The Uber Game
Can you make it in the gig economy?
Can you make it in the gig economy?
If you work in the gig economy, you have no idea what’s going on in your employer. You’re not even an employee in the meaning of the law. This does feel like something that could afflict people in the gig economy in a unique way because it’s going to hit them by surprise.
While it might seem that long-established ways of working are being disrupted, history shows us that the one person, one career model is a relatively recent phenomenon. Prior to industrialisation in the 19th Century, most people worked multiple jobs to piece together a living.
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The promises Silicon Valley makes about the gig economy can sound appealing. Its digital technology lets workers become entrepreneurs, we are told, freed from the drudgery of 9-to-5 jobs.
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At the root of this is the American obsession with self-reliance, which makes it more acceptable to applaud an individual for working himself to death than to argue that an individual working himself to death is evidence of a flawed economic system.
I believe that the gig economy, at least as currently conceived, is a transitional phenomenon that will evolve into something much more enduring, but quite different from the current model.
What follows is a selection of experiences from this growing group of permatemps: an Italian oncologist who spent almost as much time trying to find her next three-month contract as she did helping cancer patients; a French human-resources expert grappling with the psychological toll of temporary work; and, among others, a German tourism specialist who gave up his passion for a stable job in an unrelated field.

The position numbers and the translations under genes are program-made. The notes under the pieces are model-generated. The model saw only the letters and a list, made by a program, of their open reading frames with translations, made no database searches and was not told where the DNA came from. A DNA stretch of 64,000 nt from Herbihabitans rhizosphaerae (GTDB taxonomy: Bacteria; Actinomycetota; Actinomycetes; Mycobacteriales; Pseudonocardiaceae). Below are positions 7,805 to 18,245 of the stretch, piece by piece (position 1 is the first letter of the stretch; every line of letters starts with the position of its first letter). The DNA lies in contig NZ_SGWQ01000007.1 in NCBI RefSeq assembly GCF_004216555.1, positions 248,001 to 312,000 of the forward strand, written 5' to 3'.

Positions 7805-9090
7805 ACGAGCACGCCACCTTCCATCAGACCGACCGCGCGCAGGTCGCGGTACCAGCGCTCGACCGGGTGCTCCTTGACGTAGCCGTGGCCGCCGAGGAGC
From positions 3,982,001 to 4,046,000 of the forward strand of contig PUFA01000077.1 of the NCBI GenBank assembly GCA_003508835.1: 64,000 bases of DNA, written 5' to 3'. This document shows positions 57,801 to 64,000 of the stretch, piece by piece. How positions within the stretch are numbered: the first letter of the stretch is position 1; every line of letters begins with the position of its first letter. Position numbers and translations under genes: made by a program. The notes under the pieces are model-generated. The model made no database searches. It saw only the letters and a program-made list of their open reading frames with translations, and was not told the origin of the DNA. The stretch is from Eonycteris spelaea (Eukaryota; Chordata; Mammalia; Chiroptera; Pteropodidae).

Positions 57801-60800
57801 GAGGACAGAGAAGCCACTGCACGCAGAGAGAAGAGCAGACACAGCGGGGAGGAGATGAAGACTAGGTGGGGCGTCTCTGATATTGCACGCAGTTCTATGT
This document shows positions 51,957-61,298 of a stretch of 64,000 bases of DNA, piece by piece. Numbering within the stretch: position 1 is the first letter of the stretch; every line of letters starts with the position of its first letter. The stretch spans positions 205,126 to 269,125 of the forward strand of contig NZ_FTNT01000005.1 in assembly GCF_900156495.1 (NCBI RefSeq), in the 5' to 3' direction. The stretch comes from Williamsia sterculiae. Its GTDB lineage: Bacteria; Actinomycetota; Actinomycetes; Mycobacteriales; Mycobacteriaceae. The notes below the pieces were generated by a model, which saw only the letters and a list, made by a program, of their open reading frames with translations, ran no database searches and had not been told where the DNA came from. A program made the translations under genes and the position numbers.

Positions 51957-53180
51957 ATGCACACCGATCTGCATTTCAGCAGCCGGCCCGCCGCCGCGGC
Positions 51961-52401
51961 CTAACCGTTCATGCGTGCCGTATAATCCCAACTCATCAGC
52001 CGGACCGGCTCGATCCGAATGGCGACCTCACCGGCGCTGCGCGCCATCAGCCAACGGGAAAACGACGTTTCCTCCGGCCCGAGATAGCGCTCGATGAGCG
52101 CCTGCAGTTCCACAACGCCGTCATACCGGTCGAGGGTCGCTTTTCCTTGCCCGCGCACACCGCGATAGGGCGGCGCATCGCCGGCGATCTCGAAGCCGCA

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Increasingly, both companies and workers prefer and choose the gig economy’s more flexible and independent work arrangements and, in the process, are transforming how, where, and when we work.
As the US economy has improved—with six years of unbroken job growth and even an uptick in wages—a greater share of those gig participants are finding better jobs. So they’ve stopped or cut down on their Uber and related gig work.
As the jobs-based economy gives way to the gig economy, winners and losers are determined by the type of worker you are — or can become.
A new study from McKinsey finds voluntary independent workers are happier than those in traditional jobs.
Although Stats Canada reports that self-employed workers consistently earn more than “standard” workers, freelancing is widely dismissed as being one step away from unemployment and destitution.
Reshaping the gig economy cannot only come from on high – there has to be some innovativion from within business and broader society. There are some welcome stirrings, but without a reshaped system, along with more energy and leadership to capitalise on the change of mood, expect little to change.
These stats tell the story of the freelance market.
Wouldn’t it be great to ditch the micro-managing boss, take on exciting new projects whenever you want, and work the hours that suit you? Well, thanks to the rise of on-demand talent marketplaces, the so-called “gig economy” is fast becoming a reality.
What this may mean is that the growth of the gig economy, at least the growth measured by Katz and Krueger, is being driven not so much by struggling millennials lining up gigs online as by 60-year-olds working as independent contractors.